Shoulder Contusion

Trauma is the term used to describe injury. Trauma is classified by its severity depending on the amount of force used to cause the injury.


Trauma is the term for injury to the body from an external source. Severity of trauma is classified by the amount of force used to cause the injury. Trauma can be caused by a single major force or minor repetitive, smaller forces over time (Cumulative Trauma Disorder (CTD)). Other injury classifying features:

  • If the skin was breached (open injury)
  • If skin layer remained intact (closed injury)

Minor injuries, where soft tissue is bruised or stretched, but not torn are called a contusion. A contusion means the injury was closed and requires only symptomatic treatment of the soft tissues (alone of in combination) such as:

  • The skin
  • Subcutaneous tissue
  • Muscles
  • Tendons
  • Ligaments
  • Arteries
  • Nerves

The same force of trauma sustained by different patients will result in different injury severity because of changes occurring in our bodys internal structure with aging. Below is a graph divided into 20- year increments depicting an identical force sustained by individuals at different ages. It compares the time it takes for each group to heal and become symptom-free. The white section is when the patient is symptom-free and the yellow section is when the patient has symptoms including pain, stiffness, weakness, and poor function. Note, the curve does not come back to baseline and shifts to the right with aging.


There are three common approaches to symptomatic treatment for all types of soft tissue injuries:

  • R.I.C.E. treatment (Rest, Ice, Compression, Elevation)
  • Anti-inflammatory treatment
  • Controlled early motion
  • Therapy

The stages of R.I.C.E. are used to treat injuries such as a strain (muscle injury) and a spring (a ligament stretch injury). The Rest stage is usually done for 24-48 hours and can include the use of slings, splints or other types of immobilizers unless otherwise advised by a physician. The Ice stage is used for no more than 20-30 minutes, three to four times per day. Icing treatment functions by causing the arteries to narrow the size of their lumen, which in turn decreases swelling and the pain from the subsequent increased pressure. Ice treatment is best applied by using an ice slush. Ice slush is made by mixing crushed ice with water in a bag. This The ice bag should not be placed in direct contact with the skin but instead use a buffer layer between the skin and ice bag like a towel to prevent skin freezing. The Compression stage is the wrapping of a body part to further assist in minimizing swelling and is used in conjunction with elevation. The best compressive wrapping has multiple layers providing a cushion effect. The compression wrapping should not cause constriction of the blood supply. Constriction is recognized by increasing pain to the body part wrapped. Other signs of a tight compressive dressing are:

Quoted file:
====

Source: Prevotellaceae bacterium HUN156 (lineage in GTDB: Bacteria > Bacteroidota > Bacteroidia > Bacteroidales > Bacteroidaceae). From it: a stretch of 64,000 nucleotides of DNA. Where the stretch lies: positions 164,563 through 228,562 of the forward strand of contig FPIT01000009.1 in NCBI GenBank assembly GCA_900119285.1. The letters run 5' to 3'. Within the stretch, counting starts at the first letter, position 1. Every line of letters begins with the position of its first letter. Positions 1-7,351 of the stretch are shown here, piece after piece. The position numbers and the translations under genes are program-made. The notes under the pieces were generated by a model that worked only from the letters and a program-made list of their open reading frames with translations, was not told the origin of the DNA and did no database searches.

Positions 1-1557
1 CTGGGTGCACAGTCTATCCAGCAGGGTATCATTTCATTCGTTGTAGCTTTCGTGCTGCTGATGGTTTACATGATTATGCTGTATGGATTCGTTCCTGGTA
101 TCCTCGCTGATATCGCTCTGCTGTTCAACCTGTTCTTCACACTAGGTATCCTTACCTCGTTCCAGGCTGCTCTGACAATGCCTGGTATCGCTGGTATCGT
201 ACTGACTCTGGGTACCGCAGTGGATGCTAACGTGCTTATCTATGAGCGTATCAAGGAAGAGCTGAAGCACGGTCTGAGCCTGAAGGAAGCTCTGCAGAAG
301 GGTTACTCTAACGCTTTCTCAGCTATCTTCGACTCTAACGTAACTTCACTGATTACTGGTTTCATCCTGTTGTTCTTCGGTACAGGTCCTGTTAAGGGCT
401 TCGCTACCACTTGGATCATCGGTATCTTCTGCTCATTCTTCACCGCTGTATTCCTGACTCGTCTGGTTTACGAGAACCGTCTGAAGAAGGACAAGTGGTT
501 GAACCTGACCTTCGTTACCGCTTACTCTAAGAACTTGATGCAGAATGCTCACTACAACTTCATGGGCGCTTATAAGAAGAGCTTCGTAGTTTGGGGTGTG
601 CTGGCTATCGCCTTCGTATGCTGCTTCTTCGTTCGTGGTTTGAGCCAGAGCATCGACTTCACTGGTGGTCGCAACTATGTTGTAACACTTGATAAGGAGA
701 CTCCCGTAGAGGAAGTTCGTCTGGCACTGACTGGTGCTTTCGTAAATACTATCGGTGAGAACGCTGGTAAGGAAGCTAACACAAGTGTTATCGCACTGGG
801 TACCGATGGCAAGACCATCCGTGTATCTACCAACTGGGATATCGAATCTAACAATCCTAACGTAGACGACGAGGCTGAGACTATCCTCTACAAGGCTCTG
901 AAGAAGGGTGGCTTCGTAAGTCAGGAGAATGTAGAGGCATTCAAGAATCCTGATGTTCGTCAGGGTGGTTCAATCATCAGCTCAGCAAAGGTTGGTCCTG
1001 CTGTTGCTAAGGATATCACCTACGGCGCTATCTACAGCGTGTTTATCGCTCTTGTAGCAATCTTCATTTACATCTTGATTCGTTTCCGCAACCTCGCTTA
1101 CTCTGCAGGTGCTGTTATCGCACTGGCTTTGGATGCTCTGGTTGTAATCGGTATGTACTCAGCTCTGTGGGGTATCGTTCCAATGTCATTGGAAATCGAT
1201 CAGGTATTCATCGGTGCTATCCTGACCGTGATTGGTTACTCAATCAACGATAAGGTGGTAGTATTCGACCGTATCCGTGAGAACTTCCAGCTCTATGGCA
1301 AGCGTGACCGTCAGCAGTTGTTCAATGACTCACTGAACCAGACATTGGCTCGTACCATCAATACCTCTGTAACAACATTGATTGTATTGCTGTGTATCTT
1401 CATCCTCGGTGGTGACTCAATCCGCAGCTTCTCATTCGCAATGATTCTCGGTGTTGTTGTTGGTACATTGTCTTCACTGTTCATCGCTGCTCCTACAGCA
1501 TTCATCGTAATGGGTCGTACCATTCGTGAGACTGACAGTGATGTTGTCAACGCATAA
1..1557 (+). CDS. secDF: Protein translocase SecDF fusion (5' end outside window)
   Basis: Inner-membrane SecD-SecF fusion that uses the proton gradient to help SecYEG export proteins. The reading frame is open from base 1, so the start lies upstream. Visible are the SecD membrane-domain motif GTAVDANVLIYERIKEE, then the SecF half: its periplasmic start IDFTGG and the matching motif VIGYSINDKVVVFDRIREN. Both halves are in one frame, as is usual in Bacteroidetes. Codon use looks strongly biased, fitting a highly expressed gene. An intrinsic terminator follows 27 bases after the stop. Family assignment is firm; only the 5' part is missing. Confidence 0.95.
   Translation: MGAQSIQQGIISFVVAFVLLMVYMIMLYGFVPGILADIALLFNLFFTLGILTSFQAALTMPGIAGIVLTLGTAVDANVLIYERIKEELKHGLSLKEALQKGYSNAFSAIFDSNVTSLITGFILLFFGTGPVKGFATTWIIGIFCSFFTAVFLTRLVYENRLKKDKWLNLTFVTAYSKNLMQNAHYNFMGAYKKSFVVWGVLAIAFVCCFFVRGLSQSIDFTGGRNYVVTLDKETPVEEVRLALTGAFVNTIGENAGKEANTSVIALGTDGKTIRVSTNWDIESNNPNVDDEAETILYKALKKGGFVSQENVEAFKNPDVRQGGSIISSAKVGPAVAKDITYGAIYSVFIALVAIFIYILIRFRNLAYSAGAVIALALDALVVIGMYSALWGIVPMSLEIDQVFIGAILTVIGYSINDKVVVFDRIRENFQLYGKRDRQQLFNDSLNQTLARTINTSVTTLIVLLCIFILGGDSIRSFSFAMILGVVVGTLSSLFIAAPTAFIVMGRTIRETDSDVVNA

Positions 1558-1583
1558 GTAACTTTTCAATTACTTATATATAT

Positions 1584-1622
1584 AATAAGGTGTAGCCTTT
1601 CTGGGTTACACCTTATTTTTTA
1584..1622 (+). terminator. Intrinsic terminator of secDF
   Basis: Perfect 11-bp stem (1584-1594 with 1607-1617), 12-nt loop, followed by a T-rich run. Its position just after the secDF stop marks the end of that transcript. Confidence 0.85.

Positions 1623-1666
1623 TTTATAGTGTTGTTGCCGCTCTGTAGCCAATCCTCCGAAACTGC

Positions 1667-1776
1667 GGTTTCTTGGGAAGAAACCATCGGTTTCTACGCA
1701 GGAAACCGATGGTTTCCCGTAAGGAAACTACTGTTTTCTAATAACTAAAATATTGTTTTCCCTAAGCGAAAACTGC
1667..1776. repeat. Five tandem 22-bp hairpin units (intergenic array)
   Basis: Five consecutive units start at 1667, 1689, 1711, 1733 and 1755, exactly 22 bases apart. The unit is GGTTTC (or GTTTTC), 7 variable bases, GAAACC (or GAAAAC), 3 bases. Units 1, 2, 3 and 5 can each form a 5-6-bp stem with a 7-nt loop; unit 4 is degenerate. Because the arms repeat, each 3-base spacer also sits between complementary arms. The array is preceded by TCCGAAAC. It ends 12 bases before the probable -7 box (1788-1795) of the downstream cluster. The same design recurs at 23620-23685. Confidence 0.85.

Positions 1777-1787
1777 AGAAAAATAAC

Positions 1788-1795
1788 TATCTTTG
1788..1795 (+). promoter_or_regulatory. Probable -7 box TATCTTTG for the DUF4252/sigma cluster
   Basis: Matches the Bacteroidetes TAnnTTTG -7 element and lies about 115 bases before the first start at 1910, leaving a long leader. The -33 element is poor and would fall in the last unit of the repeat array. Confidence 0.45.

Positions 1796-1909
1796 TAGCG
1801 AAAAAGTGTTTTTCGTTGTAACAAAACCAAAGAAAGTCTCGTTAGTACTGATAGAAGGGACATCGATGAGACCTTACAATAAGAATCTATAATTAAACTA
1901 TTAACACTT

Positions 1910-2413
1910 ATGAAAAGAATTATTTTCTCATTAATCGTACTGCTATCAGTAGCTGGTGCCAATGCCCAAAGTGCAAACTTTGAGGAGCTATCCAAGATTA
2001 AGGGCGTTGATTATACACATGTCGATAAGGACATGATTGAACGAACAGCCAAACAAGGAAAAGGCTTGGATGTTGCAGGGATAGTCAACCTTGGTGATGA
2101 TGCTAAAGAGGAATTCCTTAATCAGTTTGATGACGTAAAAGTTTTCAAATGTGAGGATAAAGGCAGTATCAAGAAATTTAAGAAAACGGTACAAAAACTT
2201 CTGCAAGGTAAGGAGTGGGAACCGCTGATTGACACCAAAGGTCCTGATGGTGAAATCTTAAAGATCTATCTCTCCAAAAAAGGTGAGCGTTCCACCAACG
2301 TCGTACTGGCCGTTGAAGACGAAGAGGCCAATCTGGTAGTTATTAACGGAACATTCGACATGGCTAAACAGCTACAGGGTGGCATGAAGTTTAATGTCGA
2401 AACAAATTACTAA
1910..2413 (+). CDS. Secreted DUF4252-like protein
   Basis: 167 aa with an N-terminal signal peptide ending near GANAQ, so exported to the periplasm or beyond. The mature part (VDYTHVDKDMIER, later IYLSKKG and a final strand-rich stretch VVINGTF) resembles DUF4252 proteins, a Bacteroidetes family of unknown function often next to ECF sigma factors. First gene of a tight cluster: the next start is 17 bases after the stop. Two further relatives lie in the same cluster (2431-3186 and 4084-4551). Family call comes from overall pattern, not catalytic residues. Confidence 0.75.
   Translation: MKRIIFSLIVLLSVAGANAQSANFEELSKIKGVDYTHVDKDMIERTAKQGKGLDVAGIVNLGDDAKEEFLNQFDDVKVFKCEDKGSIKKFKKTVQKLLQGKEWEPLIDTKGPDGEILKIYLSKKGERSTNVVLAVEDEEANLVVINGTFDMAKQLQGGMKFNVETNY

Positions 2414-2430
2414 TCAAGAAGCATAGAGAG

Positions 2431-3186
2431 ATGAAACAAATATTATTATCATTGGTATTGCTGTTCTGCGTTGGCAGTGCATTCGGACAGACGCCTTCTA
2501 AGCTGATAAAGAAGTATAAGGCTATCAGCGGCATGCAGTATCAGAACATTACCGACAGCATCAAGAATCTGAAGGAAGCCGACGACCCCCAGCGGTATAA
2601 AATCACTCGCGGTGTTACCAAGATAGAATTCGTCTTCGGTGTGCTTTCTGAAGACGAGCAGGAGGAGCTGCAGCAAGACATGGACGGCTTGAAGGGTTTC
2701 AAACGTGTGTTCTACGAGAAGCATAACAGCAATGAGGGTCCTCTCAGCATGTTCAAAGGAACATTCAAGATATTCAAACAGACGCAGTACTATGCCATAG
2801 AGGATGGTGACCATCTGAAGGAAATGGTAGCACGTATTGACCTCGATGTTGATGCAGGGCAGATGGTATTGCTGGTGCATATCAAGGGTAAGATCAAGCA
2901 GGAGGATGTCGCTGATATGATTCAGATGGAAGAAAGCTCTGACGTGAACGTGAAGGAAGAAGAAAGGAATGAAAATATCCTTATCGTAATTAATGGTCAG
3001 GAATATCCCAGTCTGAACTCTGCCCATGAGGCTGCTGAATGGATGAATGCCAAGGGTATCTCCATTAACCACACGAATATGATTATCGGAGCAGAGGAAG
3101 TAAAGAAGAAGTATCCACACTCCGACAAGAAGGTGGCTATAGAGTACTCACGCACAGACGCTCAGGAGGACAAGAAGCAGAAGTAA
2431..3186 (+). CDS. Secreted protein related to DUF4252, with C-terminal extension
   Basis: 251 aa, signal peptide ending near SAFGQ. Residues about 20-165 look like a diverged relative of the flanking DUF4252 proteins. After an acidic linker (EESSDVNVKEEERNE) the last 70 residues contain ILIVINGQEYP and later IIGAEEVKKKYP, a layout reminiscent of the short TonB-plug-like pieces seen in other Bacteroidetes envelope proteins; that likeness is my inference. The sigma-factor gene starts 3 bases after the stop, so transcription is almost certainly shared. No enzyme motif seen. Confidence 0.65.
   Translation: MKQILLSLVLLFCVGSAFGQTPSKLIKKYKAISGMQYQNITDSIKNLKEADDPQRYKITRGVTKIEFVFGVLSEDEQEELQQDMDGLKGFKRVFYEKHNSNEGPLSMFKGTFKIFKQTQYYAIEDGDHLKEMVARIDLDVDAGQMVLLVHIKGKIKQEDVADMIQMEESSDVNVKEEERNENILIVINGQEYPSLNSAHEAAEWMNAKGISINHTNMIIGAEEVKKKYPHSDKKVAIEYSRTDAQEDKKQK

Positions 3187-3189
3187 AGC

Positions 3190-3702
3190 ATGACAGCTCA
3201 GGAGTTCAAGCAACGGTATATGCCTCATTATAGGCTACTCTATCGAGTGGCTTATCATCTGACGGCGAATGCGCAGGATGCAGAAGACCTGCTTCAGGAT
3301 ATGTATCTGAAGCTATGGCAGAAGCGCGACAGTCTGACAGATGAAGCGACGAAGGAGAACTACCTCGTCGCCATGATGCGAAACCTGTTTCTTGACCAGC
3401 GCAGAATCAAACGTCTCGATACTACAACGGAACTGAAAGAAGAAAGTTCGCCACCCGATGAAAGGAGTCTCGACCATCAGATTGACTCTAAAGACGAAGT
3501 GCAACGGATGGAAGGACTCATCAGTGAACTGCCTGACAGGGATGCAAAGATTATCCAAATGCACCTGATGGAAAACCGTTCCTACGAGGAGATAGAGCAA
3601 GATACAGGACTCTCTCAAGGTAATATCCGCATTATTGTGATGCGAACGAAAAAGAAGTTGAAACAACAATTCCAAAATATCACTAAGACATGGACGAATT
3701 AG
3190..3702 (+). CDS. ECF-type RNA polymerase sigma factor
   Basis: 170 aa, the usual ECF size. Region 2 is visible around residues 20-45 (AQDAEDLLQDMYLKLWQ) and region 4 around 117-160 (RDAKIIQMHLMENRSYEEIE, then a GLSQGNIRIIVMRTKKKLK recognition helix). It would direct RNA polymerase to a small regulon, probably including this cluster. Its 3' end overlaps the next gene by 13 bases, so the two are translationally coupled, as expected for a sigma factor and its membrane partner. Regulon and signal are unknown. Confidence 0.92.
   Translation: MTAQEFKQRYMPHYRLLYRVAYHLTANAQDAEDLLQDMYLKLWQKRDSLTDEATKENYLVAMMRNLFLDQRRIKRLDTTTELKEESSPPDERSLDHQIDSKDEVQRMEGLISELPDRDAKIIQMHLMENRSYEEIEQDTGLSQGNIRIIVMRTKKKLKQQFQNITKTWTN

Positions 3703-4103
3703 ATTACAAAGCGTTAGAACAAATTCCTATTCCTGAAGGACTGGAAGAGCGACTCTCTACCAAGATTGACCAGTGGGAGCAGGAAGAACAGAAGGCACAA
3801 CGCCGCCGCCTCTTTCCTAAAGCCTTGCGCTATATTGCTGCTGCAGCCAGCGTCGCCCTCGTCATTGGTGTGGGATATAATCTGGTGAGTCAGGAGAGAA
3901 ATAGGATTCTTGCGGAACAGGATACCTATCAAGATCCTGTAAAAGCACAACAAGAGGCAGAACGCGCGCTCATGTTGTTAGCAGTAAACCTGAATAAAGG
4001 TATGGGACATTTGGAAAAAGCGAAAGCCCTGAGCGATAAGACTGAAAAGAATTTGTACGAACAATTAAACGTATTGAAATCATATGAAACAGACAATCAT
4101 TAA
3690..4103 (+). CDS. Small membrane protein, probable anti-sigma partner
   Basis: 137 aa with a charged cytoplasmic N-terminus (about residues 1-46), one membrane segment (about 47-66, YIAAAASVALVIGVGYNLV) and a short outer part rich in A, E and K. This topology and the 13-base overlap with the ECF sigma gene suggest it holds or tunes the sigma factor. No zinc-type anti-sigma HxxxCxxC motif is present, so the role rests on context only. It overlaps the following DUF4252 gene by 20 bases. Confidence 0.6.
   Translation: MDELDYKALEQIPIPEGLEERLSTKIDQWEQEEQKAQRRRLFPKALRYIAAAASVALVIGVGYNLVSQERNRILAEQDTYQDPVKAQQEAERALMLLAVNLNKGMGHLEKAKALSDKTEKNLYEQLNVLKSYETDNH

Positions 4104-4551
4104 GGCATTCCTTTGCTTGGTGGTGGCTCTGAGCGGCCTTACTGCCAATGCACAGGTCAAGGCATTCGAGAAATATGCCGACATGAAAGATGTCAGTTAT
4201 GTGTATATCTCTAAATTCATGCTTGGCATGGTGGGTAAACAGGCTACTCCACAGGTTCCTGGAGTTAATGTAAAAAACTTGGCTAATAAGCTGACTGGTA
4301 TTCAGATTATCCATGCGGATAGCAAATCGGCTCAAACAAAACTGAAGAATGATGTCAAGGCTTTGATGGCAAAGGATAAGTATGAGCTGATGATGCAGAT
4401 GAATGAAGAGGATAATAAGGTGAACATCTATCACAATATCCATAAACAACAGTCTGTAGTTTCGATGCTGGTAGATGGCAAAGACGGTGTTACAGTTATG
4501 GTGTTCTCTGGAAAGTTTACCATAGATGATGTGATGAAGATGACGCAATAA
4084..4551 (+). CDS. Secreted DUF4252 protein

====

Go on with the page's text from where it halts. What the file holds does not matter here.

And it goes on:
• A cold sensation in the wrapped limb
  • Blue discoloration of the body part
  • Any change in color from the natural skin color of the body part

The Elevation stage of treatment is best done by elevating the limb to the level of the heart. If elevation is lower than this, the effects of gravity on the veins will increase vein pressure and cause the blood to have difficulty traveling back to the heart. This can result in limb swelling. The use of anti-inflammatory medication helps treat the pain, swelling, and inflammation occurring after injury. Examples of anti-inflammatories include:

  • Aspirin products
  • Naprosyn
  • Mobic
  • Indocin
  • Arthrotec
  • Celebrex
  • Ibuprofen: Motrin/Advil

All of these medications have side effects and should be taken with this knowledge in mind. Prescriptions should be discussed with your pharmacist and physician. Controlled early motion and therapy to the involved limb decreases the effects of prolonged immobilization. Prolonged immobilization results in stiffness, muscle atrophy, weakness and also shortens the time to return to the pre-injury state. The type of therapy recommended will depend on the type of tissue injured and the severity of the injury. Consult your surgeon for the best advice. An example of therapy is the Six Pack Shoulder Program. This is a home exercise program targeting the elbow. The program is progressed from exercise one through six and focuses first on obtaining motion in all planes and concludes in strengthening.

Shoulder Muscle injuries are closed injuries from the application of an excessive force in the various motions the shoulder can perform. For example, the rotator cuff muscles can sustain a strain from lifting excessive unaccustomed weight overhead, or shoulder rotation movements. The exact muscle strain can be diagnosed in a physical exam. Physical exams work by demonstrating pain in a muscle that is resisting in normal motion, coupled with tenderness of the muscle. The most common shoulder muscle to rupture is the pectoralis major muscle. This usually occurs when doing a bench press against excessive weight on the muscle, causing it to rupture from its attachment site on the humeral bone. The most common shoulder tendons to rupture is the rotator cuff tendons and the long head of the biceps tendon. These shoulder injuries are covered under the tendon section of the shoulder, along with shoulder bursitis and tendonitis.